An apparent glitch in Amazon.com Inc.’s computer system has released the e-mail addresses of some of Amazon’s customers to another customer who participates in the company’s Associates Program.
Associates customer Dave English said that when he logged into Amazon.com’s Associates’ page last week, he discovered that Amazon accidentally exposed other users’ e-mail addresses to him.
“If you go to the Amazon Associates program log-in page and choose to have it e-mail you your password, it complains that the e-mail address you entered is invalid [even if it is fine]. Then if you hit the refresh button, you can end up seeing other e-mail addresses of other folks trying to retrieve their password as well,” said English, president of Nashua, N.H.,-based Strategies Online Inc., which provides software quality assurance services to local software companies.
English said he believes the problem lies with the Web script that handles that process and is not an overall design flaw.
Although English notified Amazon.com about the problem, he said he was still able to access other users’ e-mail addresses days later.
Andrew Shen, a policy analyst at the Electronic Privacy Information Center in Washington, said Amazon.com, or any other on-line company notified of a security breach, has a responsibility to respond to the issue as quickly as possible and to notify customers about the problem.
“Customers expect that when they provide personal information to a company’s Web site…that information [will] be protected,” he said. “There’s no such thing as perfect security, but you have to respond quickly rather than later. Amazon has a responsibility to fix the problem as soon as possible and tell customers what happened.”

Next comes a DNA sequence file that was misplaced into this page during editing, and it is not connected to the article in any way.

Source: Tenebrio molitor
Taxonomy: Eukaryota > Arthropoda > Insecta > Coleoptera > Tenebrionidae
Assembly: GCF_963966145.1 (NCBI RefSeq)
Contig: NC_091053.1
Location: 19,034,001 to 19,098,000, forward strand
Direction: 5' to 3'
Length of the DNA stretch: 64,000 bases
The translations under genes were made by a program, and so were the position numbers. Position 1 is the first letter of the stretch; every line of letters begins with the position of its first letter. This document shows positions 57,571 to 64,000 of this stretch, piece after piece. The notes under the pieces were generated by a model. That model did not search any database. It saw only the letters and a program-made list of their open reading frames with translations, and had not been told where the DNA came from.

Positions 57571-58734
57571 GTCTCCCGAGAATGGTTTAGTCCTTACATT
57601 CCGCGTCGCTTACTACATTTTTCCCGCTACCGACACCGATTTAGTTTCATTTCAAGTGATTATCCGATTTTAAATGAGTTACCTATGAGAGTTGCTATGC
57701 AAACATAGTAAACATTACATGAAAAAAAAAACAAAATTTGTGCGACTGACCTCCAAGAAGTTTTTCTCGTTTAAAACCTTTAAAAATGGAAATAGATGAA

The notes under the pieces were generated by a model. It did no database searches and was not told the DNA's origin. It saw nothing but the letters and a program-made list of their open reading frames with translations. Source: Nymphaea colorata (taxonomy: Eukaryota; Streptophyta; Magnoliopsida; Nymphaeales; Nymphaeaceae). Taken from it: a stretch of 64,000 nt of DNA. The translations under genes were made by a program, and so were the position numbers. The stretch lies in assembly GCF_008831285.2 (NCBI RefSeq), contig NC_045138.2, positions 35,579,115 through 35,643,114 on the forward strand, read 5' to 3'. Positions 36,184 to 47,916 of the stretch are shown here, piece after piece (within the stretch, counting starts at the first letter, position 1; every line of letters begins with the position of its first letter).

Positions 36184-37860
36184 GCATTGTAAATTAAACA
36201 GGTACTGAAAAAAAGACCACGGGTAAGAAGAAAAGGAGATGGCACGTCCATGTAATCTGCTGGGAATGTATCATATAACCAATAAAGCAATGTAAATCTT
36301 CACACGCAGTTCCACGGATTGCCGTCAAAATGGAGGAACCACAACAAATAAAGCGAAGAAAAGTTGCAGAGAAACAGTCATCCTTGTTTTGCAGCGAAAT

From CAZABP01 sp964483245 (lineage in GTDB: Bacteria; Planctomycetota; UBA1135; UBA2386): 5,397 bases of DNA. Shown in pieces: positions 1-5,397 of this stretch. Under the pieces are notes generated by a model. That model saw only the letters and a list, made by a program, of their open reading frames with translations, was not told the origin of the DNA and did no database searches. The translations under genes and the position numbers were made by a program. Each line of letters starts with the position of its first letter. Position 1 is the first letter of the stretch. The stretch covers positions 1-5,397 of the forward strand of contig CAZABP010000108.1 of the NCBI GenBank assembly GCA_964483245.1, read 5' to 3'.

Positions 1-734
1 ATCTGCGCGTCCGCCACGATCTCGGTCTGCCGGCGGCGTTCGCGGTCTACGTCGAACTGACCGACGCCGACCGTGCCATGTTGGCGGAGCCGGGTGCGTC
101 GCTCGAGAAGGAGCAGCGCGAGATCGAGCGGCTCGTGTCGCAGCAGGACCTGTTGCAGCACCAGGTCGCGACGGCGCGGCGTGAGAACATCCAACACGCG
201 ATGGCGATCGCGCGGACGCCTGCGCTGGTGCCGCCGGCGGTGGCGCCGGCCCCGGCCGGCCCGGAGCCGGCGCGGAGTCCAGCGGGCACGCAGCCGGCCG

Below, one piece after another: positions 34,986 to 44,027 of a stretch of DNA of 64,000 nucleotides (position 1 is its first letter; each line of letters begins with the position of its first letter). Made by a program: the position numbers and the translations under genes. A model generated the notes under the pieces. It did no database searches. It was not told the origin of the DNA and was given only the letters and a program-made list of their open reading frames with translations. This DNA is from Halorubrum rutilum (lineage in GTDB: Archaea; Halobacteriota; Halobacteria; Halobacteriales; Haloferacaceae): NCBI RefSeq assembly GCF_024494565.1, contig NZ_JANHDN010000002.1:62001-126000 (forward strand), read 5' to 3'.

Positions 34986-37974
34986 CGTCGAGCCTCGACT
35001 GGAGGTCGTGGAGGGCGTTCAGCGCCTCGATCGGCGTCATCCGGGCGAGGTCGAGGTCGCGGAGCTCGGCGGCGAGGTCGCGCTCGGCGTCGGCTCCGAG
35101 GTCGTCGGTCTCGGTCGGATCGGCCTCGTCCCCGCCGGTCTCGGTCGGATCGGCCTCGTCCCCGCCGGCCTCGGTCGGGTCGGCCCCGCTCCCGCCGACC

However, Shen said, there is very little incentive for on-line companies to do so. “There should be some sort of legal penalty for companies that don’t respond to notification of a break-in in order to force companies to be more responsible,” he said.
English said any developer could write a quick program – in about 10 minutes – that would automatically refresh the page and grab the e-mail addresses.
“I could leave it running all day and easily scoop up hundreds of thousands of addresses if I wanted to,” he said. “Of course I have no plans of doing this, but a spammer or [Amazon’s] competition would.”
Richard Smith, chief technology officer at the Denver-based Privacy Foundation, a privacy research organization, said English’s discovery was not unusual.
“It does happen [that] a glitch at a Web site gives out visitors’ information,” Smith said. “It seems like it could be a bug in the Web server program. This is one of the things that crops up.”
In contrast to Amazon.com, another on-line retailer, Swedish home furnishings vendor Ikea International A/S, responded to a recent security breach as soon as it became aware of the problem.
Rich D’Amico, business development manager for Ikea North America, said that at about 8 p.m. Sunday night, someone broke into the company’s catalogue database file, which contains the names, addresses and telephone numbers of people requesting catalogues, and downloaded the file.
“We took it down completely so we could investigate it, and it’s still down because we haven’t finished yet,” D’Amico said. “Whoever did this had a lot of [technical expertise] because he got around our high level of security.”
D’Amico said Ikea is sending an e-mail to customers who were affected by the security breach informing them of what happened.